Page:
The Early Modern Commons

Search Results for "slavery/emancipation"

Showing 1 - 20 of 280

Your search for posts with tags containing slavery/emancipation found 280 posts

Deerfield Textile Forum on “Invisible Makers,” 10 Apr.

On Saturday, 10 April, Historic Deerfield will host a virtual forum on “Invisible Makers: Textiles, Dress, and Marginalized People in 18th- and 19th-Century America.” The event description says: Globalized manufacturing in the 21st century...
From: Boston 1775 on 10 Mar 2021

“The End of Tory Row” Online, 11 March

On the evening of Thursday, 11 March, I’ll offer an online presentation for the Longfellow House–Washington’s Headquarters National Historic Site about “The End of Tory Row.”For the past several years, I’ve spoken about...
From: Boston 1775 on 8 Mar 2021

A Long Search for Hercules Posey

At Zagat, the chef and culinary historian Ramin Ganeshram shared the story of her research into Hercules Posey, head cook at Mount Vernon and the Presidential Mansion in Philadelphia until he freed himself from slavery. In this article, Ganeshram describes...
From: Boston 1775 on 28 Feb 2021

Investigating Slaves at the Hooper-Lee-Nichols House

Last month the Cambridge Historical Society issued a report on the history of slavery at its headquarters, called the Hooper-Lee-Nichols House.In particular, the society wanted to collect information about any enslaved people living in that farmhouse...
From: Boston 1775 on 26 Feb 2021

“Revolutionary Harbor” Discussion, 17 Feb.

On Wednesday, 17 February, the National Parks of Boston and Boston Harbor Now will host an online discussion on “Revolutionary Harbor: The Transatlantic World of Peter Faneuil,” about the role of slavery in shaping Boston’s eighteenth-century...
From: Boston 1775 on 16 Feb 2021

The Records of Congregationalists of Color

Under the project title of “New England’s Hidden Histories,” the Congregational Library and Archives has been digitizing the records of early churches and related documents. The library has just announced the publication of a finding...
From: Boston 1775 on 4 Feb 2021

Two Days of the “1776 Report”

On 5 January 2021, the President’s Advisory 1776 Commission (dubbed “The 1776 Commission”) had its first meeting. The next day, the President egged his fans into storming the Capitol building to disrupt the certification of his big election...
From: Boston 1775 on 21 Jan 2021

Call for Papers on Phillis Wheatley (Peters)

Early American Literature will publish a special issue on the poet Phillis Wheatley, later called Phillis Peters. Here is the call for papers from the editors of this issue. The recognition that Phillis Wheatley (Peters) is a significant figure in early...
From: Boston 1775 on 13 Dec 2020

Historic Holiday Presentations

Lots of local historical organizations are offering special online events to make staying healthy at home this season more interesting. Here’s a selection that caught my eye.Sunday, 6 December, 5:00 P.M.Virtual Traditions of the SeasonPaul Revere...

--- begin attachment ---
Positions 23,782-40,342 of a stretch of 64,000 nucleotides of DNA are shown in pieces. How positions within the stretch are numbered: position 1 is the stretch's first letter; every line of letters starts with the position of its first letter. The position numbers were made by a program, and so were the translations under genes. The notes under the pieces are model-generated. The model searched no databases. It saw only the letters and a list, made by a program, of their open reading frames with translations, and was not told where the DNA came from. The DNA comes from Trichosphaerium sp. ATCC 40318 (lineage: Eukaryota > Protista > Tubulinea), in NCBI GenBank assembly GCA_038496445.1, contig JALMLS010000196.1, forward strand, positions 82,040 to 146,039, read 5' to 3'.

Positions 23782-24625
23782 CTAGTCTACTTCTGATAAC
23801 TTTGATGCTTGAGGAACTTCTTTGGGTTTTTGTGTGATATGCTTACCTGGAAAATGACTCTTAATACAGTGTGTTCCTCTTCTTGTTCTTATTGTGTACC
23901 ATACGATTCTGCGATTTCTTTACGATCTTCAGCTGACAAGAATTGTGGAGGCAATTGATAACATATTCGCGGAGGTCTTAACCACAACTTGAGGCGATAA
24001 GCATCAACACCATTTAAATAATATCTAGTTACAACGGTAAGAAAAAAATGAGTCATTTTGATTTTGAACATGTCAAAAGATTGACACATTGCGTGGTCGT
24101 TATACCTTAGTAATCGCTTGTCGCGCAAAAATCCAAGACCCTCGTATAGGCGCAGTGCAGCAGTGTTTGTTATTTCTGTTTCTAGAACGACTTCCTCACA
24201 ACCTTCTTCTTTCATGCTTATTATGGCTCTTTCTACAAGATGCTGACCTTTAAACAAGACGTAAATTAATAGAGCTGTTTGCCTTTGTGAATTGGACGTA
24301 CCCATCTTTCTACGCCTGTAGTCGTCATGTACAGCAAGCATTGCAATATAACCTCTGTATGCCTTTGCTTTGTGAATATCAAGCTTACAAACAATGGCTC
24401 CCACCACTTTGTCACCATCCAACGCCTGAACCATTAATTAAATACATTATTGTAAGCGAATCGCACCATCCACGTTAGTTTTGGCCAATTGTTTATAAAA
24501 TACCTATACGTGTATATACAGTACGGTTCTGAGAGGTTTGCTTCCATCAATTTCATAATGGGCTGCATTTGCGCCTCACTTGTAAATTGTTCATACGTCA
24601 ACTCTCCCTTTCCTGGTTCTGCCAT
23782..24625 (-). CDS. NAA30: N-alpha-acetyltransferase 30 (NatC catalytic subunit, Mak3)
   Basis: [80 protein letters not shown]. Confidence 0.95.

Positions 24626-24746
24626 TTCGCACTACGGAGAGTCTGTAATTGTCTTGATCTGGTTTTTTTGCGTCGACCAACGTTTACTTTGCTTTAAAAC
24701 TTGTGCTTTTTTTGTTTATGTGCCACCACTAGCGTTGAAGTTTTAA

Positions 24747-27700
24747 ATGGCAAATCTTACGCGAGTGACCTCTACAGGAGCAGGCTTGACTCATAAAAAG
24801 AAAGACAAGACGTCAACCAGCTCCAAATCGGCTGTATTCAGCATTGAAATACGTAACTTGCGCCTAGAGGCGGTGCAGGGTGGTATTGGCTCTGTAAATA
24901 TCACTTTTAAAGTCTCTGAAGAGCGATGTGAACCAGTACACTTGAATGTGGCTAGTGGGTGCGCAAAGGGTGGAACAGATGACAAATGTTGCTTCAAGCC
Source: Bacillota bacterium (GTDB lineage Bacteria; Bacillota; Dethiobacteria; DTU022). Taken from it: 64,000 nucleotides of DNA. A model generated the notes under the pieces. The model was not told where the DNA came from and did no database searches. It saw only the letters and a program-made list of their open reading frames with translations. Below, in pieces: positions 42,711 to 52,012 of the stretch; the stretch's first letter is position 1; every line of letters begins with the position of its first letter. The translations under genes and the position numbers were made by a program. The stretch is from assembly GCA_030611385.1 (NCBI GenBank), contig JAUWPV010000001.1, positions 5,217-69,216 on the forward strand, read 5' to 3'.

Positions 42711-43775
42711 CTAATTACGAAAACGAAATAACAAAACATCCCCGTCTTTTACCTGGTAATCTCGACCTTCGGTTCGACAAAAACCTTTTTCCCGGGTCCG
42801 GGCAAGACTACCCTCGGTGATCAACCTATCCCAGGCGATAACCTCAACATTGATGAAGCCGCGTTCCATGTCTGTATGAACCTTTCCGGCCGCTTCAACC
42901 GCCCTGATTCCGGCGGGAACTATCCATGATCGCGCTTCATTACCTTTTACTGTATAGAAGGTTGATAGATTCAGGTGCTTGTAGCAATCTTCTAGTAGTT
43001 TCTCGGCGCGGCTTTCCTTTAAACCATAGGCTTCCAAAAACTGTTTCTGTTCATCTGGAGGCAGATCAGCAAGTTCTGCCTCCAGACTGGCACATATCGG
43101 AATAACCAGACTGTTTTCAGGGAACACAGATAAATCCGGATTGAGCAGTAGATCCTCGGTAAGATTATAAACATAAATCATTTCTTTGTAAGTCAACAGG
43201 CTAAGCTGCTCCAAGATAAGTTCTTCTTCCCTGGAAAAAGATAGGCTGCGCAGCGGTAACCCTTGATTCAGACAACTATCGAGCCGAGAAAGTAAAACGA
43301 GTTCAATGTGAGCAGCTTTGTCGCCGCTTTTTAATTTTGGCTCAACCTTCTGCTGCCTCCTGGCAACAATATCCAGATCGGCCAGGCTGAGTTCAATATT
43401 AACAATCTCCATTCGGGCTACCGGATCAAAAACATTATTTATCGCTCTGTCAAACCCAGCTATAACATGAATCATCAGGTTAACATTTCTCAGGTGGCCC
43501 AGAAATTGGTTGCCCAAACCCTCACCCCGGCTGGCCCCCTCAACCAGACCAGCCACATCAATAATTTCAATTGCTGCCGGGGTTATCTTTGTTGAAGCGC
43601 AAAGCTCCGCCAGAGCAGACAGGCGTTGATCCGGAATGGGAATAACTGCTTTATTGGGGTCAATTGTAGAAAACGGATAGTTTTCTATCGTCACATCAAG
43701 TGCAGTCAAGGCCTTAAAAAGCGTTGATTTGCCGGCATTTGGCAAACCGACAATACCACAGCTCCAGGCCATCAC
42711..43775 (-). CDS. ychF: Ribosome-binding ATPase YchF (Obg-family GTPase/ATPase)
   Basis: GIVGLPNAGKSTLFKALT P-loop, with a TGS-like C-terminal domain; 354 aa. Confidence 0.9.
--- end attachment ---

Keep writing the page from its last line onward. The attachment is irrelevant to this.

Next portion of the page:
From: Boston 1775 on 4 Dec 2020

Van Horn on “The Power of Objects,” Plus a Panel on “Caribbean Connections”

Tonight, on Monday, 30 November, the Massachusetts Historical Society will host an online talk by Jennifer Van Horn on “The Power of Objects in 18th-Century British America.” The event description says: Over the course of the eighteenth century,...
From: Boston 1775 on 30 Nov 2020

The Disappearance of George Penn

After George Penn sat on the Salem gallows for an hour and was whipped twenty times, as described yesterday, the authorities sent him back to the Essex County jail to finish another part of his sentence for rioting: two years’ imprisonment. At the...
From: Boston 1775 on 23 Nov 2020

“Being concerned in a Riot at Cape-Ann”

After his Gloucester neighbors mobbed him a second time, dragging him through town and tarring him in 1770, Jesse Seville stopped suing people for the previous assault, back in 1768.He didn’t show up in court when his case (previously dismissed)...
From: Boston 1775 on 22 Nov 2020

“I would hope that you are the Sons of Liberty from principle”

I want to highlight the web version of Jordan E. Taylor’s Early American Studies article “Enquire of the Printer: The Slave Trade and Early American Newspaper Advertising.”Produced using ArcGIS’s Storymaps platform, the article...
From: Boston 1775 on 8 Nov 2020

The Case for Capt. Preston

On 25 Oct 1770, Capt. Thomas Preston’s attorneys began to make the case for his acquittal for murder after the Boston Massacre.The defense team consisted of three men. Robert Auchmuty was a senior attorney allied with Lt. Gov. Thomas Hutchinson’s...
From: Boston 1775 on 29 Oct 2020

“Finding a Voice without the Vote” Panel, 29 Oct.

On Thursday, 29 October, I’ll be part of an online panel discussion on “Finding a Voice without the Vote: 18th Century,” presented by Revolutionary Spaces, custodian of the Old South Meeting House and Old State House in Boston.“In...